In the tussle between the government and the opposition, Daraya and Moadamiya in the Damascus countryside became key opposition strongholds at the conflict’s onset, later acquiring militant characteristics. In August 2012, government forces launched a massive offensive in the area, making its destruction and subsequent demolition a key moment in the conflict. The government forces razed the Baba Amr area in Homs in 2012 resulting in approximately 35,000 residents being driven out. The area was previously opposition-held. What followed was a demolition of the Karam Al-Zeitoun area, in which approximately 50,000 residents were driven out.

After the government forces ended their offensive in areas such as Bayada and Khaldiyeh, in March 2012, more than 190,000 residents were driven out. In late 2013, residents of Qusayr in the Homs countryside alongside the Lebanese border were also displaced. The city’s population has been decimated by the conflict, and estimates today range from 200,000 to 650,000. These figures suggest that only around half of the original population remains. The last group of civilians and fighters remaining in the city center was evacuated in a series of UN-mediated population transfers.

The government has been the most prominent stakeholder of Syria’s demographic changes and also the largest future shareholder of its post-war trajectory. The initiation of demographic changes has been conducted via externally-backed military operations against the opposition. This was followed by pressure on opposition-held areas, and finally institutionalized into law through a series of reconstruction-oriented decrees and urban development laws. This has resulted in drastic demographic changes whose resolution is essential for Syria’s future.


Domestic factors

The post-war Syria looks like a delineation of government-controlled areas and other parts of the country toward its northern and southern borders. This could potentially get more convoluted with the persistent involvement of regional and other powers in disrupting the fragile status quo. In addition to the government-held areas, other major stakeholders include government supporters in local councils and those belonging to a budding form of public-private partnership (PPP) initiatives in the field of reconstruction. The opposition, on the other hand, remains disunited.

The Syrian government has been utilizing local reconciliation agreements with the opposition to enforce demographic change and control the post-conflict narrative of the country. The immediate goal has been to confine the various opposition groups within one area, put them under greater pressure and create an inter-opposition rift, thus altering the balance of power.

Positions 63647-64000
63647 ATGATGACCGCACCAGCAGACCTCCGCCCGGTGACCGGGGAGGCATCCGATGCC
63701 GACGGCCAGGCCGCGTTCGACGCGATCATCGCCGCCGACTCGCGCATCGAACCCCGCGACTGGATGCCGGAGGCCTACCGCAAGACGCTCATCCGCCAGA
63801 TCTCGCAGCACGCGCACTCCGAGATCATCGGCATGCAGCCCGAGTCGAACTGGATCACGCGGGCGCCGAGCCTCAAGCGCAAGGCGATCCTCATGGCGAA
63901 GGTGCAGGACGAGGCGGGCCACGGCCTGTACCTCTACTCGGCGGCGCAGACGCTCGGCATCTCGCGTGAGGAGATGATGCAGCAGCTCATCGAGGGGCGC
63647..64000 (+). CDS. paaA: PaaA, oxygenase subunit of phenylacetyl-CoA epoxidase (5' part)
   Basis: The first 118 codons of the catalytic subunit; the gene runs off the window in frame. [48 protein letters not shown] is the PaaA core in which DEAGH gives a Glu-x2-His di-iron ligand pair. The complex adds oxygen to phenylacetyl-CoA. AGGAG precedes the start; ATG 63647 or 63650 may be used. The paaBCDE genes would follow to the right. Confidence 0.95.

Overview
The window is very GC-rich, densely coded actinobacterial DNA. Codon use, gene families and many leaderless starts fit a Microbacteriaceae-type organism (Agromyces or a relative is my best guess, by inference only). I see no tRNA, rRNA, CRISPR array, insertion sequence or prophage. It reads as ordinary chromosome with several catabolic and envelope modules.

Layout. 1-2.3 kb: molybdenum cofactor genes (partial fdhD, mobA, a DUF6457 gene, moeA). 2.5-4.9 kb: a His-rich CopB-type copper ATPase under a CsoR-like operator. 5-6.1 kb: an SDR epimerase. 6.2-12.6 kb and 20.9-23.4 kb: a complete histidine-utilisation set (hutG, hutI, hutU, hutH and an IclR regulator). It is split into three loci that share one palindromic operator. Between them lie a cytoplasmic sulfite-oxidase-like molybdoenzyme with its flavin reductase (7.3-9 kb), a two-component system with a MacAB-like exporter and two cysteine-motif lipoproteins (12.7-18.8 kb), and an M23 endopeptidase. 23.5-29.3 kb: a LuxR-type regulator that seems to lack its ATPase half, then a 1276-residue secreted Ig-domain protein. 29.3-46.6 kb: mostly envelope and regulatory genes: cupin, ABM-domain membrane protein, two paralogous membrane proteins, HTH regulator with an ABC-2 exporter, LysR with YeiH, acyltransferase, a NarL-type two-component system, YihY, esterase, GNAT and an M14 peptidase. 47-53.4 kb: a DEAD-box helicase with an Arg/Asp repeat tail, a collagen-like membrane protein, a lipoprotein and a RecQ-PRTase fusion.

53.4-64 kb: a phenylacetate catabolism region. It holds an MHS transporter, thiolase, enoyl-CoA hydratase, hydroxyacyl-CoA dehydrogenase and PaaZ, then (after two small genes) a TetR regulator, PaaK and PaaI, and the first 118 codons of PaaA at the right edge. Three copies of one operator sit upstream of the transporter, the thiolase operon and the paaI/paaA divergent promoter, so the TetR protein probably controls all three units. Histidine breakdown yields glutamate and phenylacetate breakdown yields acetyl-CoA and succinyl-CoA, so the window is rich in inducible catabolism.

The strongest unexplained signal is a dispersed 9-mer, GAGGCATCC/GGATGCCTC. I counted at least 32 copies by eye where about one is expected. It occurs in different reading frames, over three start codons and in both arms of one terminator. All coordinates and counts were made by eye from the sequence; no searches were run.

Congruently, the mechanism of decentralized development in re-gained areas and the deployment of PPPs have tightened the government’s grip on power. Wholly-owned by the Governorate of Damascus, the Damascus Cham Holding was launched at a share capital of SYP 60 billion to undertake the development of Marota City. Exempting it from taxes, the decree granted the company with the authority to establish subsidiary or shareholding companies, paving the way for the emergence of a consortium of companies. According to a recent report, the number of merger contracts reached six, with a total capital reaching SYP 380 billion.

During its negotiations with the opposition, the government also initiated local reconciliation agreements with armed opposition groups. This resulted in their complete withdrawal from opposition-held areas, accompanied by subsequent displacement of civilians. A series of agreements were reached between February and May 2014 to evacuate opposition fighters and civilians from Homs and Damascus. Some were eventually displaced to Idlib and other disputed areas across northern Syria. A key agreement reached in 2015 related to four long-contested cities – al-Zabadani, Madaya, Kafraya, and Foa’a – was executed in April 2017. The agreement was signed by extremist groups Hay’at Tahrir al-Sham (HTS) and Ahrar al-Sham on one side and the government, along with Iran, on the other. This agreement stipulated the exchange of prisoners with residents from Madaya and al-Zabadani in the Damascus countryside for the residents from Kafraya and Foa’a in the Idlib countryside.

Such operations indicate that the Syrian government has been attempting to send a credible signal to both the opposition and external observers that the war in Syria is over and that the collective focus ought to be on the country’s redevelopment. The government has also been simultaneously working on the demographic and geographic restriction of the opposition with Russian and Iranian forces assistance, civilians or armed groups, to one province, perhaps relying on the possibility of infighting. This, in effect, has allowed the government to onset demographic change beneficial to it.